• "I noticed you finished your math sheet tonight. I can imagine you'll do well in class tomorrow." (said to a child playing video games)
  • No one likes mistakes, but we can encourage children to feel more courageous by how we respond to their mistakes.

    • "You forgot your book in your locker. Well, mistakes happen despite our best intentions sometimes." (said compassionately, with a friendly look)
    • "You left your sandwich here and the cat took a bite - I'm guessing you'll remember this and not leave your sandwich out next time!" (said kindly, with a smile)
  • We can even teach our children to deal more positively with their fear of failure by responding more positively to our own mistakes.

    • "Oh, darn, I forgot to return this library book on time! Oh well, I guess that just shows that I'm human!"
  • Notice and appreciate when your children complain of being tired all the time or not getting good grades like other kids:

    • "It sounds like you would like to feel more rested. Maybe you're ready to start giving yourself permission to sleep more?"
    • "It sounds like you want better grades for yourself ... maybe you're ready to start working for better grades?"
  • Encourage your children to set reasonable, realistic goals for themselves. Instead of focusing on the grade, encourage them to focus on what they want to learn to do better.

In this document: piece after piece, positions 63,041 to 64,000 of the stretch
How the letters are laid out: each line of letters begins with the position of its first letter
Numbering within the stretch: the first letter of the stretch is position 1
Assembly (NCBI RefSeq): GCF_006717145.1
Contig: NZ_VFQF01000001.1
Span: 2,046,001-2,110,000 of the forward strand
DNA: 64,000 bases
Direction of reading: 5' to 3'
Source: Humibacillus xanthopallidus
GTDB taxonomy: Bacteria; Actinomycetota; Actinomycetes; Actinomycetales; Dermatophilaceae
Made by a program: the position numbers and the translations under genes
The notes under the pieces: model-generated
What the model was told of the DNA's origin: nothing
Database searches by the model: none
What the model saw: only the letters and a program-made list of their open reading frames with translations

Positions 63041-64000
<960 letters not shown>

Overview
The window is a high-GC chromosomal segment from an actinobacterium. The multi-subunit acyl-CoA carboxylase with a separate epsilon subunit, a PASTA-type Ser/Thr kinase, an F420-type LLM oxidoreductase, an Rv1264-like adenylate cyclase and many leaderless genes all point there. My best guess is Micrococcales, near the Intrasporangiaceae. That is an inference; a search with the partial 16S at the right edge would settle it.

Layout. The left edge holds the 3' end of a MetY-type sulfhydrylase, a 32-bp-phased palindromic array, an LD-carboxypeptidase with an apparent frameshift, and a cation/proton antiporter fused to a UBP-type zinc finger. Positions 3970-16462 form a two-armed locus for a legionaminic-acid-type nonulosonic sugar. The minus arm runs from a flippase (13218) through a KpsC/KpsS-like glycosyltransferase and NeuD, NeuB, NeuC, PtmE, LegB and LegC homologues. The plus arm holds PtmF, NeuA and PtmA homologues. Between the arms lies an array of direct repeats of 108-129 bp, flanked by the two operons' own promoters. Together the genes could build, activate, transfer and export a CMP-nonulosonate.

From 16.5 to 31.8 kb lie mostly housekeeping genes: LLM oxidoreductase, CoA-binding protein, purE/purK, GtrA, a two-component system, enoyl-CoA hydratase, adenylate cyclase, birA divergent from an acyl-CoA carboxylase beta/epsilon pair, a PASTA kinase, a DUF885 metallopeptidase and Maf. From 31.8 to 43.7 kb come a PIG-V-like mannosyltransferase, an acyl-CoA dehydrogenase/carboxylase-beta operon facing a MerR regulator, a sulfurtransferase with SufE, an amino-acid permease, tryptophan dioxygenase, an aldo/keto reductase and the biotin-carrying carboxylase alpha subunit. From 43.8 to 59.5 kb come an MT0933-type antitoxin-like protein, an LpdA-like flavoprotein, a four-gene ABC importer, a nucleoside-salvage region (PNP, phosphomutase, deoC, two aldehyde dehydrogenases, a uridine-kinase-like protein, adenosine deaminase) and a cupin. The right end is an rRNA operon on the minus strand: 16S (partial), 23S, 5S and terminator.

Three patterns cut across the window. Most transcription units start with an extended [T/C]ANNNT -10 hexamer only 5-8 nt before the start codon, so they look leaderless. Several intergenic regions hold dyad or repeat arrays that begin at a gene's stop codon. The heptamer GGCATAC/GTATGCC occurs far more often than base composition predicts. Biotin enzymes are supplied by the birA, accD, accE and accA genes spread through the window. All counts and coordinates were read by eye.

• "What would you like to improve in your essay writing? Is it the ideas or your vocabulary or something else?"
  • Encourage your children to set their own goals for improving their grades. Small steps for improvement are usually achievable and help children steadily build their confidence.

    • "Most kids improve their grades a little bit at a time. Would you like to change that C- to a C?"
    • "It takes practice to learn to become more comfortable with this 'not being perfect' thing. Would you like to start by giving yourself a reasonable limit for how long you'll study for your test?"
  • Encourage your children to be fair to themselves.

    • "High school can be a fun time for kids. Do you feel like you are getting your fair share of fun this year? Would it be okay to give yourself some more fun sometimes?"
    • "It feels good to learn more and do well in school. Would you like to have more success for yourself?"
  • Encourage your children to challenge themselves.

    • "Do you imagine that you can be a pretty good judge of what's 'good enough'?"
    • "What are the grades that you would be proud to see on your report card?"
    • "What would you be willing to do to move in a better direction?"

Whether it's coping with schoolwork or facing other challenging life tasks, parents can help children by teaching that it's OK to make mistakes. By reducing their fear of failure, we can help them develop the courage to take the risks necessary for learning and improvement.


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Emory Luce Baldwin is a family therapist and certified parent educator with the Parent Encouragement Program (PEP). For more information about PEP's online and in-person classes, see pepparent.org.